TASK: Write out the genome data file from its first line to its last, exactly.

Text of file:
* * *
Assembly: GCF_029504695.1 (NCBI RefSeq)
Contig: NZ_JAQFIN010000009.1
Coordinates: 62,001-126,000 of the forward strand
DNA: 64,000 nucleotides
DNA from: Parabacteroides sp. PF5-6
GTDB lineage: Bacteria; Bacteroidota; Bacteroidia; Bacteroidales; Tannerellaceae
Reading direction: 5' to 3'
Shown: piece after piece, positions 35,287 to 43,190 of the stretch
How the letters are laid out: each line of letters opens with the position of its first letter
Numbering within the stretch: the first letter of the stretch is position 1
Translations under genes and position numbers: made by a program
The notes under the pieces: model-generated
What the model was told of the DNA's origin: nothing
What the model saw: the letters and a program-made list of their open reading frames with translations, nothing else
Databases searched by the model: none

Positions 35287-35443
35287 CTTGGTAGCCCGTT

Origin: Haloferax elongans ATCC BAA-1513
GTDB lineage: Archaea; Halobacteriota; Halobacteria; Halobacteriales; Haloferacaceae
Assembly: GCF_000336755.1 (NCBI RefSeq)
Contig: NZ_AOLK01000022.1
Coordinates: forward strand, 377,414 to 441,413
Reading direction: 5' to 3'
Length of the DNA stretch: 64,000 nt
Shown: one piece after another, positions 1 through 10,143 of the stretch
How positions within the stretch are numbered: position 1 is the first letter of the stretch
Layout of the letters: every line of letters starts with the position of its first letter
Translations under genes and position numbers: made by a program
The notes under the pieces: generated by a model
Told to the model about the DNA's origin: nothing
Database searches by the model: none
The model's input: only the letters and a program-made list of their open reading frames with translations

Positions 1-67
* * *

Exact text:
Assembly: GCF_029504695.1 (NCBI RefSeq)
Contig: NZ_JAQFIN010000009.1
Coordinates: 62,001-126,000 of the forward strand
DNA: 64,000 nucleotides
DNA from: Parabacteroides sp. PF5-6
GTDB lineage: Bacteria; Bacteroidota; Bacteroidia; Bacteroidales; Tannerellaceae
Reading direction: 5' to 3'
Shown: piece after piece, positions 35,287 to 43,190 of the stretch
How the letters are laid out: each line of letters opens with the position of its first letter
Numbering within the stretch: the first letter of the stretch is position 1
Translations under genes and position numbers: made by a program
The notes under the pieces: model-generated
What the model was told of the DNA's origin: nothing
What the model saw: the letters and a program-made list of their open reading frames with translations, nothing else
Databases searched by the model: none

Positions 35287-35443
35287 CTTGGTAGCCCGTT

Origin: Haloferax elongans ATCC BAA-1513
GTDB lineage: Archaea; Halobacteriota; Halobacteria; Halobacteriales; Haloferacaceae
Assembly: GCF_000336755.1 (NCBI RefSeq)
Contig: NZ_AOLK01000022.1
Coordinates: forward strand, 377,414 to 441,413
Reading direction: 5' to 3'
Length of the DNA stretch: 64,000 nt
Shown: one piece after another, positions 1 through 10,143 of the stretch
How positions within the stretch are numbered: position 1 is the first letter of the stretch
Layout of the letters: every line of letters starts with the position of its first letter
Translations under genes and position numbers: made by a program
The notes under the pieces: generated by a model
Told to the model about the DNA's origin: nothing
Database searches by the model: none
The model's input: only the letters and a program-made list of their open reading frames with translations

Positions 1-67